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Website Content Guide - Part 2

This guide will show you how to manage content on your online store. Content can be created and customized on your home page, category pages, checkout pages, contact pages, and any webpage you develop. This guide will give you a basic overview of the tools to make these customizations and how to manage your content.

This is Part 2 of the Content Design Guide and we will mention more advanced ways of editing your store's Content Pages.

Click here to Access Part 1 of the Content Design Guide, which will cover more basic content editing topics.

Editing your HTML Templates
Every page of your Shift4Shop Store has its own respective HTML template page that controls the basic structure of the page. The following information is intended to provide some guidelines for editing your site's HTML templates.

  • Template Editor
    Using the built-in template editor will let you review and back up each HTML template individually. This is typically a good solution if you plan on only updating a small number of templates at one time.

    • To access the built-in template editor:

      1. Go to Settings > Design > Themes & Styles.

      2. Then, click on the Open Template Editor button located within the Edit Template section of the page.

        This will display the templates that are unique to your store's chosen design theme. Typically, this will show only your frame.html template, but any template that is unique to your store will be listed here.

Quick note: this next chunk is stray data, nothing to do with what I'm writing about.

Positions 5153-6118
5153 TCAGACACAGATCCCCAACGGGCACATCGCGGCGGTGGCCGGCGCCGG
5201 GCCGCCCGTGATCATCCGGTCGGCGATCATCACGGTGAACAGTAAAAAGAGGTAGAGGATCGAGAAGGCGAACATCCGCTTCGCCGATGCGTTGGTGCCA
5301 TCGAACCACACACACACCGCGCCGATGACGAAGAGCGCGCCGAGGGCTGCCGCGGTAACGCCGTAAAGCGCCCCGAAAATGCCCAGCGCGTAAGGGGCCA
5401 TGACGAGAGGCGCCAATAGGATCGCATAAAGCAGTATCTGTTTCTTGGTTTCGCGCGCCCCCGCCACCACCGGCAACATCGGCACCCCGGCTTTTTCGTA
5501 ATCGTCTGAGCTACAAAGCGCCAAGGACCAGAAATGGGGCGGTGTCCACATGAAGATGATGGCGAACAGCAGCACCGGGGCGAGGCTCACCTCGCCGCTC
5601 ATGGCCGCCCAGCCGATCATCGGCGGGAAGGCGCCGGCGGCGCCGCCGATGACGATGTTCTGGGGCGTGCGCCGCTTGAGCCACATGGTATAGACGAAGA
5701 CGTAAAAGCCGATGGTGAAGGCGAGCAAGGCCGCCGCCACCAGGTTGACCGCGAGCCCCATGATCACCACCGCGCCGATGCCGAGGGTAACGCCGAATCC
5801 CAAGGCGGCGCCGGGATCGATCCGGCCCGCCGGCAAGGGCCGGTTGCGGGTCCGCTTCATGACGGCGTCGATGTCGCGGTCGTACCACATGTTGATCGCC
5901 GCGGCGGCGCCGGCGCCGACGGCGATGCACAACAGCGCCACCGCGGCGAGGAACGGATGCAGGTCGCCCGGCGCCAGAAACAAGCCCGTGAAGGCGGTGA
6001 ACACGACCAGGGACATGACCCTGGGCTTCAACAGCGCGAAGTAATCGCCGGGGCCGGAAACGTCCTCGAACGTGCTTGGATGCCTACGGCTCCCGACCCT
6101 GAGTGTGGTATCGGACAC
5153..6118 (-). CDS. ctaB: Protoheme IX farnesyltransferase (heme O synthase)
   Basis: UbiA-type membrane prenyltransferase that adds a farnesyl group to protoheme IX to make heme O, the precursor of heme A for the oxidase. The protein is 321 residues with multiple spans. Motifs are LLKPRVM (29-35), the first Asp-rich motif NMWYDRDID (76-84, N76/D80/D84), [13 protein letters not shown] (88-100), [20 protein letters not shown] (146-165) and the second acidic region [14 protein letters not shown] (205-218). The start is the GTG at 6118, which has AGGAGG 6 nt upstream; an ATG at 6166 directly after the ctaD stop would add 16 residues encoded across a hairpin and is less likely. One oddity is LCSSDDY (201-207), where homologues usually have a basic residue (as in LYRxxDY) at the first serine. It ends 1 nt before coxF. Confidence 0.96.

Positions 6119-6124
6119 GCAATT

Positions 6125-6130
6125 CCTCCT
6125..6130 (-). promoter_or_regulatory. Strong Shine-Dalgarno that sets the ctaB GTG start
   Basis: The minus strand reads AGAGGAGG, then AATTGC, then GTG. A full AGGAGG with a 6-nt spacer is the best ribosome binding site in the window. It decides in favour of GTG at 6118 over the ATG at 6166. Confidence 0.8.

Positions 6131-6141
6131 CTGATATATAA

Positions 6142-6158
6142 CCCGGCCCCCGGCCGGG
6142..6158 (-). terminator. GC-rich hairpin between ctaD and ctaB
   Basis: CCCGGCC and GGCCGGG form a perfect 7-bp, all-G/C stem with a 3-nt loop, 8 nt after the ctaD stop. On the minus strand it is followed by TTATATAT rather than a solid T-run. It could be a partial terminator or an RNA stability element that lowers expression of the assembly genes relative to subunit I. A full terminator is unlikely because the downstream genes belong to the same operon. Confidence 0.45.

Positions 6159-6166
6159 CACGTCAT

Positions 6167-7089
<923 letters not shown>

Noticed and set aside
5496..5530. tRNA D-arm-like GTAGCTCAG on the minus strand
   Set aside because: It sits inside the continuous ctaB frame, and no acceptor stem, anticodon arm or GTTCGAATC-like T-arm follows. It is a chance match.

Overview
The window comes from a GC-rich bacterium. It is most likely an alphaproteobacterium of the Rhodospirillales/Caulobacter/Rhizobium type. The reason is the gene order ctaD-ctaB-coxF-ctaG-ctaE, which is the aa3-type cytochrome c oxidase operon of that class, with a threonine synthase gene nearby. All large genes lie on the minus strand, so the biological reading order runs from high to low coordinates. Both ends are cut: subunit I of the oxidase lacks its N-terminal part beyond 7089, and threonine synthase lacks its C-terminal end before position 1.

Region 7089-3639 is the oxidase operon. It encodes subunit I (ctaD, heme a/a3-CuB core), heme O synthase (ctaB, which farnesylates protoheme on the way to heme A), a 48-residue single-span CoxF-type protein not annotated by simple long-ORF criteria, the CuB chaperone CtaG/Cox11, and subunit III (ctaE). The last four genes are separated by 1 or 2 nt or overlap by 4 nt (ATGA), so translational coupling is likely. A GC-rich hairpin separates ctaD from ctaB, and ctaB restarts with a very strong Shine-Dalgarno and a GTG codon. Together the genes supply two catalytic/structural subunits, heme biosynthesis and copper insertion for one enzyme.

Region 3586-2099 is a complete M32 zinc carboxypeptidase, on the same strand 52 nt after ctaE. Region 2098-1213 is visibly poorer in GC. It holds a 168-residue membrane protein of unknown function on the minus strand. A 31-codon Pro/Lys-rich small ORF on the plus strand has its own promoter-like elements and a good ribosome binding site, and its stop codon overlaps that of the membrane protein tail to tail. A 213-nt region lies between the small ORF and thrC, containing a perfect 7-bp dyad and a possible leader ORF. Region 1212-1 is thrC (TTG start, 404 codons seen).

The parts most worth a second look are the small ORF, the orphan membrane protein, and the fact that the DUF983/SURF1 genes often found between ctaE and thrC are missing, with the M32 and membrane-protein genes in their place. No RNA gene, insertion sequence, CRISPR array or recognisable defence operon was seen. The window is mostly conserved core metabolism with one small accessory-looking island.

Along the top right of the template list, you'll see a drop-down menu labeled "Go to Folder:" which will let you view every template available to the store.

      3. Click on the Go to Folder drop-down menu and select the "templates/common-core" folder (*See note below).

      4. Select the template you'd like to back up/edit and click its Edit button.

      To make a backup of the individual template, CTRL-A (select all) in the box where all the coding is, CTRL-C (copy) it and CTRL-V (paste) it into a text editor like your computer's notepad program. Be sure to save the file with the same name as it has listed in the template editor. This helps minimize confusion later on when finding your file(s).

  • FTP
    A better way of accessing your template files is via FTP. When you signed up with Shift4Shop, you were sent your account's FTP login credentials. These will allow you to connect to the store's FTP server and download all available templates at once time.

    • Using FTP:

      1. Connect to your store's FTP.

      2. Navigate to web/assets/templates/common-core to view all of the store's available HTML templates (*See note below).